In a cable released by the whistle blower web site WikiLeaks on Sept. 1, Oskanian restated his concerns about the future of Armenian-Turkish rapprochement during his meeting with US Ambassador to Armenia, Marie Yovanovitch on Febr. 10 last year. US ambassador and Oskanian met to discuss the current state of Armenia-Turkey relations, prospects for ratification of protocols on normalization of relations and establishment of diplomatic ties, and efforts to resolve the Nagorno Karabakh conflict.
The cable said Oskanian criticized the manner in which Sarksyan has handled the entire reconciliation process and that in his view, the president "put the cart before the horse." Oskanian did not understand why Sarksyan began the process with Turkey so publicly, and how unprepared he was for the negative public reaction.
According to Oskanian, prior to embarking upon normalization with Turkey, the Armenian government had a document for solving the Nagorno Karabakh conflict -- the Madrid Principles -- that was promising to both sides. He said the president should have expended his political capital with Armenian citizens and the diaspora to persuade them that some of the Nagorno-Karabakh territories must be returned to Azerbaijan, adding that with Nagorno-Karabakh settled, he could have then turned to the issues with Turkey.
Oskanian said this had been his plan as foreign minister: first reach agreement on Nagorno-Karabakh, and then bring in Turkey.
Turkey and Armenia signed twin protocols in 2009 to bury a century of hostilities but the two countries did not have enough political will to move forward with the protocols. Turkey insisted after the signing of the protocols that there should be a meaningful breakthrough in the Nagorno-Karabakh conflict as a condition for Turkey to ratify the protocols. Armenia suspend the ratification process on April 22 last year, accusing Turkey of hampering the normalization.
When asked by the ambassador on how to move the process forward, Oskanian responded that there must be some movement from Turkey, and that the protocols cannot be left in abeyance while the parties shift their attention to the Nagorno Karabakh conflict. He believes the Turkish government must be the first to take action, perhaps opening the border for limited movement of pedestrian traffic or third-country nationals.
The cable revealed that based on Oskanian's conversations with his Turkish contacts, the Turkish government is not offering room to maneuver and they are not interested in moving the process forward.
Oskanian suggested that communication between Turkey and Armenia should not be occurring through the media or third parties and that a reset to this process is needed, with additional high-level meetings between the presidents that would be kept confidential and focused on reaching an oral agreement.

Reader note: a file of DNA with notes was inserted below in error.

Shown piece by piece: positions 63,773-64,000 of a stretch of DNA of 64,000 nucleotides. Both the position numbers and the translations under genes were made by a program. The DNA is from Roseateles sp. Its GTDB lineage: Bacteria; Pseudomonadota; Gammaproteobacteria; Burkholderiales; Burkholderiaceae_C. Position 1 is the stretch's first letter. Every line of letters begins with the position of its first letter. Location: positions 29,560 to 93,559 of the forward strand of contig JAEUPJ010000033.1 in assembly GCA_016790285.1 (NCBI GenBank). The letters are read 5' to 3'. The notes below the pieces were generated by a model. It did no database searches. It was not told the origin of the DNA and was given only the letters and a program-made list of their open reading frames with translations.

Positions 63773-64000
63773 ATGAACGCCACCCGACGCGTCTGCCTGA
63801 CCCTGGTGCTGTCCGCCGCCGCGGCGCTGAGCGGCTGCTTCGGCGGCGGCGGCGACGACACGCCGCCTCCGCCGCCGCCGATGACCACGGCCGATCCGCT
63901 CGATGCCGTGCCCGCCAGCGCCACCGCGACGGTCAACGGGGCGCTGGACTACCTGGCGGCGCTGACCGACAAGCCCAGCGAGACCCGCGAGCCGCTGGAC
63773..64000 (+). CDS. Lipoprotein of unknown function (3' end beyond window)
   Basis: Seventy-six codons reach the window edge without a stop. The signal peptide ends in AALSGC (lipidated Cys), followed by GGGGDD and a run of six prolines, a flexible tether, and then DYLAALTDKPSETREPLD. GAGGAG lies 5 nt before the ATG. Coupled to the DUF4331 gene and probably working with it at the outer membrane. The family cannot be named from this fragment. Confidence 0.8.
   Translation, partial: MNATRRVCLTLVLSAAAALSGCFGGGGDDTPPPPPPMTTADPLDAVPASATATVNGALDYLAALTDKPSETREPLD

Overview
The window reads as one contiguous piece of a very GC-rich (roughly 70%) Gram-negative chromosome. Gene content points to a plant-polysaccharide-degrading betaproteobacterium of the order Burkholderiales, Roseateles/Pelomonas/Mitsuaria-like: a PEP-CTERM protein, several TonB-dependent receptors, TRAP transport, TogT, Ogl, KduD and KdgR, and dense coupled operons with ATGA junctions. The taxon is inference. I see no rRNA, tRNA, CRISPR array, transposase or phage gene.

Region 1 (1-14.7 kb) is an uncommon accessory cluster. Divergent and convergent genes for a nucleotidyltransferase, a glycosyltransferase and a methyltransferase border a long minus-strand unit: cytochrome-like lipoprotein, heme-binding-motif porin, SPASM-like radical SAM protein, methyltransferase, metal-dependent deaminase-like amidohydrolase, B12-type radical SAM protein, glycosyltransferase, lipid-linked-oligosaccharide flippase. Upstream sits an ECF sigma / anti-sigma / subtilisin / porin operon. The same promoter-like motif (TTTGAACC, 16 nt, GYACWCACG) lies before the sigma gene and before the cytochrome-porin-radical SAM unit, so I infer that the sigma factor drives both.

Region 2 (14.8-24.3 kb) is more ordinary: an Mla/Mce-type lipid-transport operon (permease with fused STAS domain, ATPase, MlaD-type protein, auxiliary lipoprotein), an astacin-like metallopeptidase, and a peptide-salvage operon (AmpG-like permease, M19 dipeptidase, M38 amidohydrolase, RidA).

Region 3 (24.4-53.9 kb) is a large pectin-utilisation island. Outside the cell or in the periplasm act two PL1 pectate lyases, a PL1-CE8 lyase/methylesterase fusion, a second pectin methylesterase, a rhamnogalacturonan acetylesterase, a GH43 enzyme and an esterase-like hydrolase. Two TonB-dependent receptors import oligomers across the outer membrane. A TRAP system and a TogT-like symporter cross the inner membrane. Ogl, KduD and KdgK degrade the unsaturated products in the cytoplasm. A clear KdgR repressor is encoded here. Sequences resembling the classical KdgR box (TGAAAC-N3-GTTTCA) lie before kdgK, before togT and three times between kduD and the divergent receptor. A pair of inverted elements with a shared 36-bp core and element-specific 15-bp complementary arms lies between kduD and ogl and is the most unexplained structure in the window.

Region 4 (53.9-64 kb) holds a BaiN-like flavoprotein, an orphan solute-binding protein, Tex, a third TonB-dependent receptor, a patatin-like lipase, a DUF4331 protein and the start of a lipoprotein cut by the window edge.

According to the cable, while Oskanian believes that the Armenian government will not ratify the protocols unless it is assured that Turkey will follow suit, he believed it would be best for Sarksyan to use his majority in the Armenian Parliament to ratify the protocols now, while there is still some support and there are no explicit links between the protocols and Nagorno Karabakh.
Oskanian: Military balance in favor of Azerbaijan
The cable revealed that Oskanian thought the increasingly bellicose rhetoric from Azerbaijani President Ilham Aliyev is not helping matters with Turkey. Oskanian said Turkey and Azerbaijan are "tightening the screws" on Armenia from both sides.
The ambassador wrote while a new war over Nagorno-Karabakh would be a risky proposition for Azerbaijan, Oskanian sees two elements that indicate the situation there is worsening: 1) people are losing hope in the diplomatic process to settle the issue; and 2) the military balance in the area is shifting in favor of Azerbaijan.
Oskanian claimed in the cable that the Turkish-Armenian protocols are preventing any resolution of the Nagorno Karabakh conflict and if not for the protocols, Oskanian said he could see Sarksyan pushing for the return of five of the seven Nagorno-Karabakh regions to Azerbaijan while keeping the remaining two for future discussions.
Oskanian said yet now it would be "political suicide" to do so because such a move would be seen as giving credence to the conspiracy theories that claim there is a hidden provision in the protocols that link them to concessions on NK.
American ambassador: Armenia not moving forward on Madrid Principles
The ambassador wrote that she reiterated the position of the American administration that it is more beneficial to continue to move forward than to stop completely, which is what it appears Armenia is doing.
Oskanian said if the Armenian government does not like the revised wording of the Madrid Principles, then it should propose its own revisions and not simply reject the principles out of hand. In Oskanian's view, the Armenian government should write its own proposal in such a way that is "logical," and so the Minsk Group Co-Chairs will understand that Armenia is committed to the process even if the proposed revisions would be unacceptable to Azerbaijan.
He said he sees pressure growing on Aliyev to take action on Nagorno-Karabakh. In his view, Azerbaijan will not accept indefinitely what it sees as an occupation of its territory. As for the original Madrid Principles, Oskanian said Armenia had been satisfied with the wording, and it would not have been the end of the world if Armenia had been forced to accept it.